Newsletter: US Presence Wanted in the High North

US Secretary of Defense Lloyd Austin
“This is a very critical place on the globe. It is the intersection of the areas of resposibility of a couple of combatant commands. The Indo-Pacific Command and the Northern Command", US Secretary of Defense Lloyd Austin said while visiting Alaska in late July. (DoD photo by Chad J. McNeeley). 

Dear reader! This week, we have met Norway’s Defense Minister, who is clear about US defense forces being wanted in the Arctic. We also bring exciting news about both the Northern Sea route and business in the Arctic

There is no doubt that US interest in Norway and the Arctic has increased.

In a High North News interview, Defense Minister Frank Bakke-Jensen (Conservatives) talks about increasing American interest in Norway’s neighborhood, amongst others as a consequence of increased big power rivalry.

“The USA is not forcing itself upon us. We want their presence here”, he stresses.

It is clear that the world is no longer standing still under the pandemic. One country after the next is gradually opening up and with that comes the revealing of some major disparities.

Editor-in-Chief Arne O. Holm’s Friday commentary is thus worth noting before the weekend:

While Norway is on the brink of re-opening society after the pandemic, as if the term “after the pandemic” makes sense, other countries barely manage to count their dead. The overview over the number of deaths is not only a medical encyclopedia. It is also a study of political and economic disparity.”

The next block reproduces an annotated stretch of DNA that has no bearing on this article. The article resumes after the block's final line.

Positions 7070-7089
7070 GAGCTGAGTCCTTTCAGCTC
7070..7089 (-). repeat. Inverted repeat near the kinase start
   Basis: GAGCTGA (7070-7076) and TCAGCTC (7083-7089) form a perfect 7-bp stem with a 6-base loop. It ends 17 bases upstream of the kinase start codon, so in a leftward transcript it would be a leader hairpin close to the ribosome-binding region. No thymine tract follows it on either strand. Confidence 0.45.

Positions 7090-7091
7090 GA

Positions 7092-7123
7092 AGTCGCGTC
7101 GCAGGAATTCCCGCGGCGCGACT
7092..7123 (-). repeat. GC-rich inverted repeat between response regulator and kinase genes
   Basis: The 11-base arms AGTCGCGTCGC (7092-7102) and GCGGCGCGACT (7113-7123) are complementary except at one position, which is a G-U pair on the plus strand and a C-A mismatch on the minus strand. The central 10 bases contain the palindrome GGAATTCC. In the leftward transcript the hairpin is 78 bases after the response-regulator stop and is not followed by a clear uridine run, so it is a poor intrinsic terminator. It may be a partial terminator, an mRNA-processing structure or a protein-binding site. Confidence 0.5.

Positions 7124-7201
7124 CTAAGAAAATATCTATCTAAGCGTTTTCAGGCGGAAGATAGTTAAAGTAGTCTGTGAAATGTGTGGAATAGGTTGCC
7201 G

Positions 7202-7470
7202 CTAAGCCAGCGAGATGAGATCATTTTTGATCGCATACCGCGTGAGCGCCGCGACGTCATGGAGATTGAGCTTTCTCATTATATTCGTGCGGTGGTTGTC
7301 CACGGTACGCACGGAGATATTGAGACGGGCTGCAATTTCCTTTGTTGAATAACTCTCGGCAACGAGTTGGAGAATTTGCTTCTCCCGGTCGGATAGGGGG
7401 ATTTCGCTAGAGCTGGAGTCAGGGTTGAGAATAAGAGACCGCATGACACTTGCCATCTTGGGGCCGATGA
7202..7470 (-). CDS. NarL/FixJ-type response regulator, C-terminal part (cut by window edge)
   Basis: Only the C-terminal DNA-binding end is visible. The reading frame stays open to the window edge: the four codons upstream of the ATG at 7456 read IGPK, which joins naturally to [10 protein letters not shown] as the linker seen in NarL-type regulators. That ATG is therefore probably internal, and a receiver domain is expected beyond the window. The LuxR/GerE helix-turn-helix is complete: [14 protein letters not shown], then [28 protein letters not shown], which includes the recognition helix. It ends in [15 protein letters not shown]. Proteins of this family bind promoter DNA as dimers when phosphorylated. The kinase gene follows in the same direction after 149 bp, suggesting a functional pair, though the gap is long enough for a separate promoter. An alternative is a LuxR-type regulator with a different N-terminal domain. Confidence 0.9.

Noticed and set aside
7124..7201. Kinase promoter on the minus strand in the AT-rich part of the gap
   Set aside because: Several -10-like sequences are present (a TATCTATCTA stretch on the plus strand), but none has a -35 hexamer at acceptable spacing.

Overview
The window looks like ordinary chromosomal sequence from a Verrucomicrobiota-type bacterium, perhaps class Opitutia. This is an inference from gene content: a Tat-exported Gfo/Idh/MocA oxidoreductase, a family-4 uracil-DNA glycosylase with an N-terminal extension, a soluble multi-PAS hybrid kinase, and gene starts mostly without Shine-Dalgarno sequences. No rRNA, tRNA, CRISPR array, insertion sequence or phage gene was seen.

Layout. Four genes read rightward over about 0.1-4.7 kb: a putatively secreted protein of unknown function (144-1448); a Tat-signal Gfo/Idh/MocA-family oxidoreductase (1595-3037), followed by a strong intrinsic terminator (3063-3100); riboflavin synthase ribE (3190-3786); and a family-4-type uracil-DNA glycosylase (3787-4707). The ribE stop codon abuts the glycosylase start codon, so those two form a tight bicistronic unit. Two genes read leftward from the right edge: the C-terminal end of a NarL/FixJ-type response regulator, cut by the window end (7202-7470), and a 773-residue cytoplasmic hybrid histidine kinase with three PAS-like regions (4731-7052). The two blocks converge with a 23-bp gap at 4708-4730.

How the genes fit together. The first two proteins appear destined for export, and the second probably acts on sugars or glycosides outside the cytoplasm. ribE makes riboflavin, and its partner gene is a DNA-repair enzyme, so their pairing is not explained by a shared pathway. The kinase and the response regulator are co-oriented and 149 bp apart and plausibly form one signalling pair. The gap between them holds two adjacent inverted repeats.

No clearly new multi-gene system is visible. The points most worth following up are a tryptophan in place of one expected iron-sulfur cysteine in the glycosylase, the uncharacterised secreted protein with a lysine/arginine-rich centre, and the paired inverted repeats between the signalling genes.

Sailing the Northern Sea Route

Two heavy-lift vessels sailing along the Northern Sea route will contribute to increased awareness and demonstrate that the Northern Sea Route is a viable option, says Oddgeir Danielsen, Regional Director of the Norwegian-Russian Chamber of Commerce.

The two non-Russian heavy-lift vessels in question use a sea route characterized by decreasing amounts of sea ice and transport LNG modules for Novatek’s Arctic LNG-2 project.

Cement, AI, and a new island

In Sweden, the Supreme Court has rejected an appeal from the country’s largest cement producer in its struggle to continue limestone extraction on Gotland Island.

The pre-warned cement shortage in Sweden makes mining giant LKAB have to explore other options in order to maintain normal production. However, finding a solution may take time, the company says to High North News.

Scientists have developed a new artificial intelligence tool that can predict changes to Arctic sea ice.

And off the coast of Greenland, a new island has appeared that may very well be the world’s northernmost island.

In Norway, the government has proposed allocating NOK 110 million as a start-up allocation for the so-called “Blue building” at Nord University in Bodø, which is to lay the foundation for new important research and knowledge about life in the ocean. (Norwegian only)

And that was the past week as seen from the top of the world! Enjoy your weekend and let us know what you want to read more about!

Our best regards,
Trine Jonassen,
News Editor,
High North News